A physician assistant conference, the Florida way
The Florida Academy of Physician Assistants' annual meeting provided general assembly members with the opportunity to speak with leadership about prescribing law.
The Florida way
I recently visited Florida, where I spoke at the Florida Academy of Physician Assistants conference in Marco Island.
I've only been to Florida one other time (for an AAPA conference in Orlando), and I wasn't sure what to expect from the state. It ended up being a very memorable trip, in terms of both the conference and the locale.
My wife and I flew from Seattle to Fort Lauderdale, and then rented a car to drive across the Everglades to Marco Island. It was a mind-blowing two-hour drive complete with a gator sighting in the first 30 minutes of the trip.
When we stopped at a scenic viewpoint/boat ramp, my wife and I joked that the first person to see an alligator would get a dollar. At the boat ramp, we saw an amazing assortment of birds, including a crew of black vultures lined up along a rail that stared at us.
Sure enough, we spotted an alligator about 100 feet away in the canal. Later, we read that alligators are fond of hanging around boat ramps and we speculated that this may mean they're social animals.
This alligator swam quietly around, only its head visible. It was moving slowly toward where we were, and both my wife and I freaked out, running back to the car to hightail it back on to what is called the “Alligator Alley” freeway.
The conference was very well organized, and I did two talks: one about safe opioid prescribing, and another about health disparities. Both talks hosted very engaged participants who had lots of insightful questions and were willing to share their own insights. I had a blast at both presentations, and I hope the talks some meaning to the attendees, too.
At the opiate prescribing meeting, I asked about Florida prescribing. PAs can't write for any outpatient controlled substances, and this was an item of the highest urgency for the Florida academy. During the talk, some of the PAs noted how they deal with the law, which prompted academy leaders to come to the podium and clarify what the law says, and how the academy is addressing the issue.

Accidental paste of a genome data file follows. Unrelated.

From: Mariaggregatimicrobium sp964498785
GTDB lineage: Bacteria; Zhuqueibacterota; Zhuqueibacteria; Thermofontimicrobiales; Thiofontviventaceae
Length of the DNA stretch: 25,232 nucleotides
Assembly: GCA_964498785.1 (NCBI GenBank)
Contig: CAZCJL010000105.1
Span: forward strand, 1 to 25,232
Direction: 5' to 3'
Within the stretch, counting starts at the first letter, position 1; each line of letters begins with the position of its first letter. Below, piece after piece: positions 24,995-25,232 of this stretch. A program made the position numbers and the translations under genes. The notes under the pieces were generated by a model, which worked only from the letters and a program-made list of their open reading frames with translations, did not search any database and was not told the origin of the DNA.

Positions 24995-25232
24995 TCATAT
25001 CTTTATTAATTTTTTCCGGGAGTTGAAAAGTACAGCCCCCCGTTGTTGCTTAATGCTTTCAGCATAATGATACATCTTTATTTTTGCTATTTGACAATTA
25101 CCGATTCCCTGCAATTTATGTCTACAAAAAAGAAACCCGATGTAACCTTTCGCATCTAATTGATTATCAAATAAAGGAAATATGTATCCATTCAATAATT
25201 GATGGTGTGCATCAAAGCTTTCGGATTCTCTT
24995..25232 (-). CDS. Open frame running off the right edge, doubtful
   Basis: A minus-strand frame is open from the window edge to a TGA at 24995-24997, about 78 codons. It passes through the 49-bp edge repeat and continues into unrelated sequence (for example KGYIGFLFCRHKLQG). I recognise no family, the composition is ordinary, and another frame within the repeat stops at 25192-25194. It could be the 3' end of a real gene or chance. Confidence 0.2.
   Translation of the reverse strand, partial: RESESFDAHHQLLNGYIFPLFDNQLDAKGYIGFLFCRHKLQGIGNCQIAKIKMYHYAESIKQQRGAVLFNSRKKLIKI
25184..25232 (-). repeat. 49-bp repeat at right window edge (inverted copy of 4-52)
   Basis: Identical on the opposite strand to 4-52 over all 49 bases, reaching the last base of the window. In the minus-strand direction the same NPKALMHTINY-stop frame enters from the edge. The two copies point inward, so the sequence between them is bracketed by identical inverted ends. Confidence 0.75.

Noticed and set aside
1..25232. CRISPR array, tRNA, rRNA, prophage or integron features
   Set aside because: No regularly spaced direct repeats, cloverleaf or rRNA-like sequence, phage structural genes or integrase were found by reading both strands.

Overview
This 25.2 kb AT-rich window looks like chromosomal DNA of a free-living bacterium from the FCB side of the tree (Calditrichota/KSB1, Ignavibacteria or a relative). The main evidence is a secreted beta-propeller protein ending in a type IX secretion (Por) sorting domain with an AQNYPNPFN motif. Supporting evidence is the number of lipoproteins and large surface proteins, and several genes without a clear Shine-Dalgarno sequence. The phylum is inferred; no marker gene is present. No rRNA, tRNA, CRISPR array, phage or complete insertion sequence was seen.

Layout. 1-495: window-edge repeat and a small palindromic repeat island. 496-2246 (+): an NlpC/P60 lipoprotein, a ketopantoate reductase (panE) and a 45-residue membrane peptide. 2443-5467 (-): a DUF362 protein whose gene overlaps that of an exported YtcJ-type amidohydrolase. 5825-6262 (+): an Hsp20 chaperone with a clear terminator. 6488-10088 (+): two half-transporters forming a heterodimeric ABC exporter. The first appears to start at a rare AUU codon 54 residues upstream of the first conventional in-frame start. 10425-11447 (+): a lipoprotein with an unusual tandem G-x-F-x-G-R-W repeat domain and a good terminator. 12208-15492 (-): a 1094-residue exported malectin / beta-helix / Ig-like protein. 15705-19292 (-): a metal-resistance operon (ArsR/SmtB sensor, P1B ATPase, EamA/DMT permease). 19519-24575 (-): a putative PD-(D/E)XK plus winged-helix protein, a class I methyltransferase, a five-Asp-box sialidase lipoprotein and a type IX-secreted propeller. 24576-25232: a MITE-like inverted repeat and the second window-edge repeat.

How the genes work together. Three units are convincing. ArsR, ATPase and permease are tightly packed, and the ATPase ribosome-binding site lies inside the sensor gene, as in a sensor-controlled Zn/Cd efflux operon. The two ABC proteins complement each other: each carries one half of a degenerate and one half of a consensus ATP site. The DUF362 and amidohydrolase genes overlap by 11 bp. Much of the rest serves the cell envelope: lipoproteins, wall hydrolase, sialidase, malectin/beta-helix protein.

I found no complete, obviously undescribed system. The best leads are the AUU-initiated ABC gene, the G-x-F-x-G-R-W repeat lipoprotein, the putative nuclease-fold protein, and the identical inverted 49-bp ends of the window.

This back-and-forth prompted a great mini Q&A session between the leaders and participants, and I was most pleased to have it take place during my presentation. I always try to get my talks to be interactive, and this was the best example I've seen of what can happen when audiences take part.
I've met some of the Florida academy leaders at the national AAPA conference and knew that the Florida academy has some bright and talented leaders. It was certainly made clear during the opioid discussion that this description also extends to the general academy membership.
It was pretty hot down there, and being from Seattle, my wife and I tend to wilt in the heat. But we made it into the ocean, which was the temperature of a warm bath, and enjoyed the way visitors seem to use the ocean more as a bath house than a place to swim. Crowds of people spoke a wide array of languages and stood around in circles with water to their chests and drinks in their hands.
The resort pool was an A+ area to people watch. Thirsty visitors only had to raise the flag on their lounge chair to summon a server. My wife and I may try a system like that at home!
On the drive back to Fort Lauderdale, we spent a few hours in Everglades City. It's a must-see for any visitor. We ate some great fish at City Seafood, enjoyed the Museum of the Everglades, and then headed back to Fort Lauderdale for our flight home.
Jim Anderson, MPAS, PA-C, ATC, DFAAPA, is founder of Physician Assistants for Health Equity and is a clinician and manager at Evergreen Treatment Services in Seattle.